School board makes board appointments, continues with dome project

Uinta County School District No. 1 board Chairman David Peterson removed himself from the Uinta BOCES board on Tuesday, proposing that David Bennett replace him. Pictured are Dan Wheeler, Brian Woodward and Peterson. (HERALD PHOTO/Hayden Godfrey)

By Hayden Godfrey

Herald reporter

The Uinta County School District (UCSD) No. 1 board held its monthly meeting on Tuesday, Jan. 10. 

The meeting began with the placement of trustees on other local boards. Board chair David Peterson removed himself from the Uinta BOCES board and nominated David Bennett to succeed him. The current UCSD No. 1 representatives on the BOCES board are Christa Barker, David Bennett and Dan Wheeler. Wheeler, Joel Wiedrich and Jenny Welling remain on the Evanston Parks and Recreation board. A new appointment to the rec board was tabled until next month’s school board meeting. Wheeler remains on the Region V BOCES board.

Davis Middle School Principal Rick O’Driscoll addressed the board on behalf of the middle schools’ seventh grade science professional learning community (PLC.) He opened by describing how the middle schools differ from the elementary and high schools in the district. “We are one school with two campuses. We have one teacher at Evanston Middle School (EMS) and one teacher at Davis Middle School (DMS,) and they come together every week to make sure the work they’re doing is very much the same.”

DMS science teacher Rylee Berger and EMS science teacher Derek Haider gave an overview of their department’s techniques. “I’ll be honest,” said Haider, “the work here is a continuation of lots of years of work. This is an ongoing work that started four PLC partners ago.” He said he believes that, despite much progress, there is still room for improvement. He added that the science department’s proficiency scales use check boxes. “Students have this within their notebook…they have the opportunity to go through and check what they can do and can’t do yet. If they can do it, they check it off, and they know what we expect them to be able to do.”

The department also uses short assessments to determine students’ level of proficiency. Haider said “Between Ms. Berger and myself, we’ve been able to focus our attention on students who need our help.”

Berger added, “After all of our questions, we indicate which part of the proficiency scale the questions go to, so we know if a student is proficient.” 

Berger said that she and Haider gather student data online. “After we build our proficiency scales in our PLC, we put them into a system … this is how we keep track and store data in our PLC.”

EMS Principal Eric Christenot described a new two-pronged method for grading students in academics and work habits. “What we are going to do is have two separate grades.” This would rank both coursework and student habits on a 0-4 scale, similar to the academic model local schools have adopted, but with two marks rather than one. The work habits would focus on things like class behavior, punctuality and work completion. This system would affect student eligibility in school events.

Evanston High School drama teacher Erin Russell, along with five of her 65 state theatrercontestants, appeared before the board. Russell announced that her students had competed in 64 events. “Other than our main stage shows, there are 24 other events that kids can participate in with acting and technical work.” The Drama Devils took third place in the 4A sweepstakes. “We went to defend our state title, so we were a little sad at first,” Russell said, adding that, overall, her students were pleased with their position, four points behind second and 11 behind first. “When you’re talking 198 points, we were really close.”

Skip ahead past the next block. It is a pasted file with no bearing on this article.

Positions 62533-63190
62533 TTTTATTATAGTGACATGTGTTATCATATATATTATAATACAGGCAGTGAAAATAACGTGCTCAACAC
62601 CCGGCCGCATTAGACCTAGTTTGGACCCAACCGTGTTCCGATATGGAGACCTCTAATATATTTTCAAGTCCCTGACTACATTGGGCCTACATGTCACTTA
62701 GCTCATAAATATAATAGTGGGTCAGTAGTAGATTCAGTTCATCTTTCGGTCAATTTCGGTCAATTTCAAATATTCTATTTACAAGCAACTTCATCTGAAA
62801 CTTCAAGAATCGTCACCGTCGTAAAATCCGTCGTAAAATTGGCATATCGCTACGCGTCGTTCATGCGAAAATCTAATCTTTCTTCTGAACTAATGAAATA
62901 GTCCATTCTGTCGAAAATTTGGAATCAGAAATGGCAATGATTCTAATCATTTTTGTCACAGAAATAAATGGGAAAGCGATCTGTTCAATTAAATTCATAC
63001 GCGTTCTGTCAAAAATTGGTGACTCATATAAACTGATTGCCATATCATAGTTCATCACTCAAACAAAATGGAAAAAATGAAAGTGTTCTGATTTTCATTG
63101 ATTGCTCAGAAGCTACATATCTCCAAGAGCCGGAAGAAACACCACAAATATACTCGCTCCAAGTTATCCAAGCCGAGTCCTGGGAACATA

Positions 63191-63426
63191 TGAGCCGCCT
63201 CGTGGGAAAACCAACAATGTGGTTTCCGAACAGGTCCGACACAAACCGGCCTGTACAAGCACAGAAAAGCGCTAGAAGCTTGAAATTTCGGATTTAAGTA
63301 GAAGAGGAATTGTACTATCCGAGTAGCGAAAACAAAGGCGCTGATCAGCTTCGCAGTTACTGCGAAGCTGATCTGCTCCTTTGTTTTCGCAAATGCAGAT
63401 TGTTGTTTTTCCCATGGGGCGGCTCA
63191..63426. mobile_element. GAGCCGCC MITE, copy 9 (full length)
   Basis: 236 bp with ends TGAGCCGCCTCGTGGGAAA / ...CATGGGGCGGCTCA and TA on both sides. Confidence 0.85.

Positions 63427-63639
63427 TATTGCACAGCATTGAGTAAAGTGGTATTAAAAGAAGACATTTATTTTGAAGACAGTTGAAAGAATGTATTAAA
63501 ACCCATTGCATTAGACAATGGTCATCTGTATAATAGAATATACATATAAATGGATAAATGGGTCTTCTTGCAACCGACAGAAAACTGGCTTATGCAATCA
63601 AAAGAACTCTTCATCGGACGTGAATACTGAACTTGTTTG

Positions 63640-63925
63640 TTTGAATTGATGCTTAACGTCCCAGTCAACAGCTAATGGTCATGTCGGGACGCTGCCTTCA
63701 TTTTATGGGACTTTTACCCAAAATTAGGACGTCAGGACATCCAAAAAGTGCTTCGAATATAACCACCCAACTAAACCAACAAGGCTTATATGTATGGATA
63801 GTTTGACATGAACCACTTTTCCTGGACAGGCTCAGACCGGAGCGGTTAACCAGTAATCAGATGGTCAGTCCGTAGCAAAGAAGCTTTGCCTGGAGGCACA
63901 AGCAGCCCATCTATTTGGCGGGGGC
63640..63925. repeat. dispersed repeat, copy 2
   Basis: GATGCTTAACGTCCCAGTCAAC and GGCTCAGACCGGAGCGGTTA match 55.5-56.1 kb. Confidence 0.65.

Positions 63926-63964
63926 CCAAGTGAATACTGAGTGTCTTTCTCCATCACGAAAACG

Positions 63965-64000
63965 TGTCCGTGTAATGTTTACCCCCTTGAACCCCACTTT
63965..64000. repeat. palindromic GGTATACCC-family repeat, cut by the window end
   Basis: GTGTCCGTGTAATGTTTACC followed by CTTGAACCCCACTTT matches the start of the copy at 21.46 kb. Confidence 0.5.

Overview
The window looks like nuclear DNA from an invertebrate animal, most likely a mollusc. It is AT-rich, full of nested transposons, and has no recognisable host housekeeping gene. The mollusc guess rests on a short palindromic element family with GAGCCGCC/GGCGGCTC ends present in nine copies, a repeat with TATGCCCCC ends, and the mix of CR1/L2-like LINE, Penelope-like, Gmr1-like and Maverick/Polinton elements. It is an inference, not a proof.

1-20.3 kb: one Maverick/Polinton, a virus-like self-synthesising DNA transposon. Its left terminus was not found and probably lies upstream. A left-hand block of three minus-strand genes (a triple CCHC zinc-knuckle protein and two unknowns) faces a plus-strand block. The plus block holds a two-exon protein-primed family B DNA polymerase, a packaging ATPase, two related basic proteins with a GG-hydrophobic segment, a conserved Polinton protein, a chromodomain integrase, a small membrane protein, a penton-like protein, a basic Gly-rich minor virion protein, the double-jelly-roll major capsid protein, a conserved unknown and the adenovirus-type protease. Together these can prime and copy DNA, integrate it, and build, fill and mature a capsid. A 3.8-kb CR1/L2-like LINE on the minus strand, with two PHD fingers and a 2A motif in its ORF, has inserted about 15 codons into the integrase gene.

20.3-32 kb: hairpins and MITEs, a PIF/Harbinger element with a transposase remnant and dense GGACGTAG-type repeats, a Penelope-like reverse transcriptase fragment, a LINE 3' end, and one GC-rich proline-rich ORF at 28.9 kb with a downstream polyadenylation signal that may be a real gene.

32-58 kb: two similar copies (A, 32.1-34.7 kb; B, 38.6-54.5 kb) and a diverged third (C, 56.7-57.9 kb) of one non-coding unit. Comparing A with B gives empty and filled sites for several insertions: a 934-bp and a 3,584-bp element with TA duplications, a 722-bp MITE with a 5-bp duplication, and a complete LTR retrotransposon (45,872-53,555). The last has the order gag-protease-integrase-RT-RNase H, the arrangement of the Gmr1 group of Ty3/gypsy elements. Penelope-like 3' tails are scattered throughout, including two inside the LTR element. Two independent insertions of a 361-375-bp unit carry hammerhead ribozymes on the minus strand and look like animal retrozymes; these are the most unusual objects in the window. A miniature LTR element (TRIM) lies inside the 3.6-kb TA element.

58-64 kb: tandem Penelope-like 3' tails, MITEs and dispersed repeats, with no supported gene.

Thirty-one students received honorable mention awards, and 20 students earned all-state. Two students performed a musical duet for the trustees. 

EMS Spanish teacher Amy Velasquez and DMS Spanish teacher Courtnie Link requested permission to attend the University of Wyoming’s World Language Day with Challenge Spanish students in March. Velasquez said local middle schoolers attend the event almost annually, but two years have been missed due to COVID. “Thankfully, we’re getting back into the swing of things, and the university will hold the event on campus again this year.” The board made the stipulation that the trip would require four chaperones.

The board reviewed the three inflatable domes they purchased from Brigham Young University last year. At the time, all three domes cost the district $300,000. The domes are valued at $975,000 each. “We got a heck of a deal,” said facilities director Jaraun Dennis. 

Dennis said the project might be started in May, with concrete on the ground in June. “These aren’t just toys,” said Dennis. “They’re significant, and there’s construction that goes into it.” He assured the trustees that when the smoke clears on the project, the domes will be an asset to the district.

The board voted to approve the district’s 20-year lifetime of service stipend, which doubles longtime employees’ sick leave payout and grants them $100 per year of service. The stipend acts as a notice of retirement by those who take it. The board voted in favor.

Trustees voted to approve the World Language Day trip under the stipulation that there be two chaperones of each gender present throughout the event. They voted to approve a concussion protocol on second reading. They passed the 2023 board schedule, which will move board meetings to the second Tuesday of every month, effective July 19. 

The board approved bus lease financing, a quitclaim deed, the high school dome project and employee concealed carry.

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